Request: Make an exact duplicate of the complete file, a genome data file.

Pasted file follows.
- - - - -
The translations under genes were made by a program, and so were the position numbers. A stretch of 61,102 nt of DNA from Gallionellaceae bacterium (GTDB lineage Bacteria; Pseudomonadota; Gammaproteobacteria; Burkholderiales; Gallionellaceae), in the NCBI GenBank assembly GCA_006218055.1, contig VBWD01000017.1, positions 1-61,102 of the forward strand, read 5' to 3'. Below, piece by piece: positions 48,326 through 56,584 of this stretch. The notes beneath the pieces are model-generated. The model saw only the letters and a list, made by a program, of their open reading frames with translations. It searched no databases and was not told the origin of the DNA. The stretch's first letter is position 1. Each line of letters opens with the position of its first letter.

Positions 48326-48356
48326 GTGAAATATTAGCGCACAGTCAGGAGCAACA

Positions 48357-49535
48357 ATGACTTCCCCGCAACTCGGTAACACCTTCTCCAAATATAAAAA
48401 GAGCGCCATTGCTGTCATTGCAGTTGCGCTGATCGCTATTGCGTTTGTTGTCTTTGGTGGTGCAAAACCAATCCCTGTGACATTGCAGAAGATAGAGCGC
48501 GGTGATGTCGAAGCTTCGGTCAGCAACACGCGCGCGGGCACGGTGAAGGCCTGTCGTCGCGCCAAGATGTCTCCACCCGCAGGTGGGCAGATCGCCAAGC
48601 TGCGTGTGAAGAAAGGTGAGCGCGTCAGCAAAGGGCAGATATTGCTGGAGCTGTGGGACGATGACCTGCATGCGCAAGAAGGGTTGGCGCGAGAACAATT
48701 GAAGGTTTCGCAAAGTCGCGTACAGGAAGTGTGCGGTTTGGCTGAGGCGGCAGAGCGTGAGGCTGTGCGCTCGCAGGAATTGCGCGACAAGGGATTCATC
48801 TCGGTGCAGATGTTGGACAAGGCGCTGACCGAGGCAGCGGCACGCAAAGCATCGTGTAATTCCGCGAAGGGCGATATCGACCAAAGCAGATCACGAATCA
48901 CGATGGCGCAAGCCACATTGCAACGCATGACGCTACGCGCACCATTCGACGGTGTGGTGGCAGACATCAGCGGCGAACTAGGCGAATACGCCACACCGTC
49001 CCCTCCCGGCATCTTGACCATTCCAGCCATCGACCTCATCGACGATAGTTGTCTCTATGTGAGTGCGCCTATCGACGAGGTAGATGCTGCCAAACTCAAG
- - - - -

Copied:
The translations under genes were made by a program, and so were the position numbers. A stretch of 61,102 nt of DNA from Gallionellaceae bacterium (GTDB lineage Bacteria; Pseudomonadota; Gammaproteobacteria; Burkholderiales; Gallionellaceae), in the NCBI GenBank assembly GCA_006218055.1, contig VBWD01000017.1, positions 1-61,102 of the forward strand, read 5' to 3'. Below, piece by piece: positions 48,326 through 56,584 of this stretch. The notes beneath the pieces are model-generated. The model saw only the letters and a list, made by a program, of their open reading frames with translations. It searched no databases and was not told the origin of the DNA. The stretch's first letter is position 1. Each line of letters opens with the position of its first letter.

Positions 48326-48356
48326 GTGAAATATTAGCGCACAGTCAGGAGCAACA

Positions 48357-49535
48357 ATGACTTCCCCGCAACTCGGTAACACCTTCTCCAAATATAAAAA
48401 GAGCGCCATTGCTGTCATTGCAGTTGCGCTGATCGCTATTGCGTTTGTTGTCTTTGGTGGTGCAAAACCAATCCCTGTGACATTGCAGAAGATAGAGCGC
48501 GGTGATGTCGAAGCTTCGGTCAGCAACACGCGCGCGGGCACGGTGAAGGCCTGTCGTCGCGCCAAGATGTCTCCACCCGCAGGTGGGCAGATCGCCAAGC
48601 TGCGTGTGAAGAAAGGTGAGCGCGTCAGCAAAGGGCAGATATTGCTGGAGCTGTGGGACGATGACCTGCATGCGCAAGAAGGGTTGGCGCGAGAACAATT
48701 GAAGGTTTCGCAAAGTCGCGTACAGGAAGTGTGCGGTTTGGCTGAGGCGGCAGAGCGTGAGGCTGTGCGCTCGCAGGAATTGCGCGACAAGGGATTCATC
48801 TCGGTGCAGATGTTGGACAAGGCGCTGACCGAGGCAGCGGCACGCAAAGCATCGTGTAATTCCGCGAAGGGCGATATCGACCAAAGCAGATCACGAATCA
48901 CGATGGCGCAAGCCACATTGCAACGCATGACGCTACGCGCACCATTCGACGGTGTGGTGGCAGACATCAGCGGCGAACTAGGCGAATACGCCACACCGTC
49001 CCCTCCCGGCATCTTGACCATTCCAGCCATCGACCTCATCGACGATAGTTGTCTCTATGTGAGTGCGCCTATCGACGAGGTAGATGCTGCCAAACTCAAG